If the blood must come from the magician, it is almost always drawn from the little finger, or else it does not specify. The magician’s own blood is used for writing sacred words and incantations, mostly in love spells and cures – though in at least one instance for the conjuration of spirits with a more arcane intention. In Long Lost Friend there is a different sort of love administered, with the magician feeding a dog their blood to create an instant bond between the two.
However, Icelandic magic uses the magician’s blood drawn from specific and varied areas of the body such as certain toes or fingers, or the thigh. Blood would be traced into carved symbols and words on wood, bone, skin, or stone. One example is how the witch Þuríðr uses magic to defeat a great Icelandic hero, rubbing her blood into runes on a beached log while speaking a charm, and walking around it counter-clockwise. 24
Blood leaves a mark: that has always been said. Places of great bloodshed are sacred to the spirits of Mars in grimoire magic. They are also very feasible settings for raising the dead. However, the most famous and infamous bloodstains are a break from the previous sections; 25 they are not made from animals or mortals.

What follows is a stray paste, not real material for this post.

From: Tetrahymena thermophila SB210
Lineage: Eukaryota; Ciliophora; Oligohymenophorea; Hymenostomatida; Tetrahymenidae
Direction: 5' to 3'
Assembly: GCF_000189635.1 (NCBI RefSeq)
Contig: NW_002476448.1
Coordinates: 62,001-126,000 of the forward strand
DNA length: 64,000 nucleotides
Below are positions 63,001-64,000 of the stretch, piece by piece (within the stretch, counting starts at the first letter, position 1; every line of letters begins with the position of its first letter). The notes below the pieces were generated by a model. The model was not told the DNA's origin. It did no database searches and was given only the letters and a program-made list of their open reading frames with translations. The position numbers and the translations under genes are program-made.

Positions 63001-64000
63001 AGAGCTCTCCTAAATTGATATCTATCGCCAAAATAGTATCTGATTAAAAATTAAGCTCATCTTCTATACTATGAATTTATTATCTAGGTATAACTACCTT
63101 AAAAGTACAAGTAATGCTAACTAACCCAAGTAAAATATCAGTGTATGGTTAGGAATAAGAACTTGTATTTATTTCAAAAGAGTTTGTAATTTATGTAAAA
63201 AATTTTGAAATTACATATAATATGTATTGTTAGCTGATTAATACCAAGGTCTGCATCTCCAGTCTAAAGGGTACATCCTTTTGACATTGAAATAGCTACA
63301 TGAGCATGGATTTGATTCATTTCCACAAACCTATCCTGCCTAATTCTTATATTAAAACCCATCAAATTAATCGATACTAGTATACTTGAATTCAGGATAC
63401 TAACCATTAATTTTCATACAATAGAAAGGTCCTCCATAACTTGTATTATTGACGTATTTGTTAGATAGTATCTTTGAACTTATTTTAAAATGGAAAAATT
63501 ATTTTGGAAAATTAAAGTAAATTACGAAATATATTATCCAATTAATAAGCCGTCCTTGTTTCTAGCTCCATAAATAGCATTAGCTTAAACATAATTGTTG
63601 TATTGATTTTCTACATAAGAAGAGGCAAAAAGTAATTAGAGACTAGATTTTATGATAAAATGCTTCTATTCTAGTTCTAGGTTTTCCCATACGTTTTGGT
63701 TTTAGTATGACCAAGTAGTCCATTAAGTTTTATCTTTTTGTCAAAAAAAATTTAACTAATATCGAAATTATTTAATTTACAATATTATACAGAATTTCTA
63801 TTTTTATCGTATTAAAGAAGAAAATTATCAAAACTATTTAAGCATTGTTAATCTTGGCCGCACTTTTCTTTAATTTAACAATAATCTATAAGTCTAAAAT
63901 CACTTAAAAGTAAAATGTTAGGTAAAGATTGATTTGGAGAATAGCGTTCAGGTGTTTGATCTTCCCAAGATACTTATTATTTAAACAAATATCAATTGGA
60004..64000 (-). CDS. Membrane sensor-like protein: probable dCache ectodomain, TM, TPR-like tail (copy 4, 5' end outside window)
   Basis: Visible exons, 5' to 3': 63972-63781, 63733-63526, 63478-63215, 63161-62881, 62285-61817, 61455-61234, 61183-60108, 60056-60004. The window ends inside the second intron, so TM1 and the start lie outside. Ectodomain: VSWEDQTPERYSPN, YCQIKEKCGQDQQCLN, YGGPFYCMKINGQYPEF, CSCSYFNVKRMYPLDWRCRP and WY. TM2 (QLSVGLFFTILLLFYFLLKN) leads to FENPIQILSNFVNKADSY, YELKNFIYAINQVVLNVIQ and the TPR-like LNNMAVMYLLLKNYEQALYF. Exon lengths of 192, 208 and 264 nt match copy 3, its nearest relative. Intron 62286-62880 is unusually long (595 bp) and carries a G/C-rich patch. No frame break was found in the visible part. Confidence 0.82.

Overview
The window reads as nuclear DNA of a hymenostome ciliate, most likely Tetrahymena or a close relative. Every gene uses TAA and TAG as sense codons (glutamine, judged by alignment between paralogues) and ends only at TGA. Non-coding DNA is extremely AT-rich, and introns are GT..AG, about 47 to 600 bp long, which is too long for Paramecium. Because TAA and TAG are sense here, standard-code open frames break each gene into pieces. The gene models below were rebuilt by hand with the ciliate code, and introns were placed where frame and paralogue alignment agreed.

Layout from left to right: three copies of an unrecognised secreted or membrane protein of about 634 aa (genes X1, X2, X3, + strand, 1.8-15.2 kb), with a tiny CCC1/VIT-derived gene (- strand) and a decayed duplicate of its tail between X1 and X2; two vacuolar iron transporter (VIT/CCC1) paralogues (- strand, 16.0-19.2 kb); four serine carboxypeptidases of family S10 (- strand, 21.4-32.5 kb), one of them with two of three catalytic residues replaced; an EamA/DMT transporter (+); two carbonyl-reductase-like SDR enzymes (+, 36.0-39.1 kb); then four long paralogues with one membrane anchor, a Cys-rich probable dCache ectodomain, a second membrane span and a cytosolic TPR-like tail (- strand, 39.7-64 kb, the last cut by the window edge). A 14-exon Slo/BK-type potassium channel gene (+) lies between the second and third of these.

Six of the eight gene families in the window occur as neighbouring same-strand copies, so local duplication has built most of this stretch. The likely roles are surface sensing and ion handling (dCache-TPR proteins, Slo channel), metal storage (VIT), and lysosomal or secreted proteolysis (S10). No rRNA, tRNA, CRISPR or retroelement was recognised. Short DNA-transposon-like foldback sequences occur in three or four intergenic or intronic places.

When the blood of gods is spilled, there is a creation to it and a power to it. Jesus, Chronos, and Prometheus all had blood spill from them in torture or death. Whatever this blood touched was changed; adding colors to animals, plants, and minerals, or else creating powerful new flora that have great use to any magician. The spilling of the blood of Jesus is a pervasive and consistent image in magical charms and prayers of all sorts. It is his blood that is consumed in the wine of every communion ritual.
In the Prose Edda, the gods of the Æsir and Vanir formed a peace treaty, and from the spittle of their treaty they created a man of pure wisdom named Kvasir, who entertains them and travels the world answering many riddles and questions. The dwarves, Fjalar and Galarr, who value little above what they can create and forge, pulled Kvasir aside, slitting his throat and draining his blood into vats of honey for making mead. This mead carried his wisdom, scholarliness, and poesy forever through his blood. It was once said that whoever had a genius for poetry had drunk from this mead.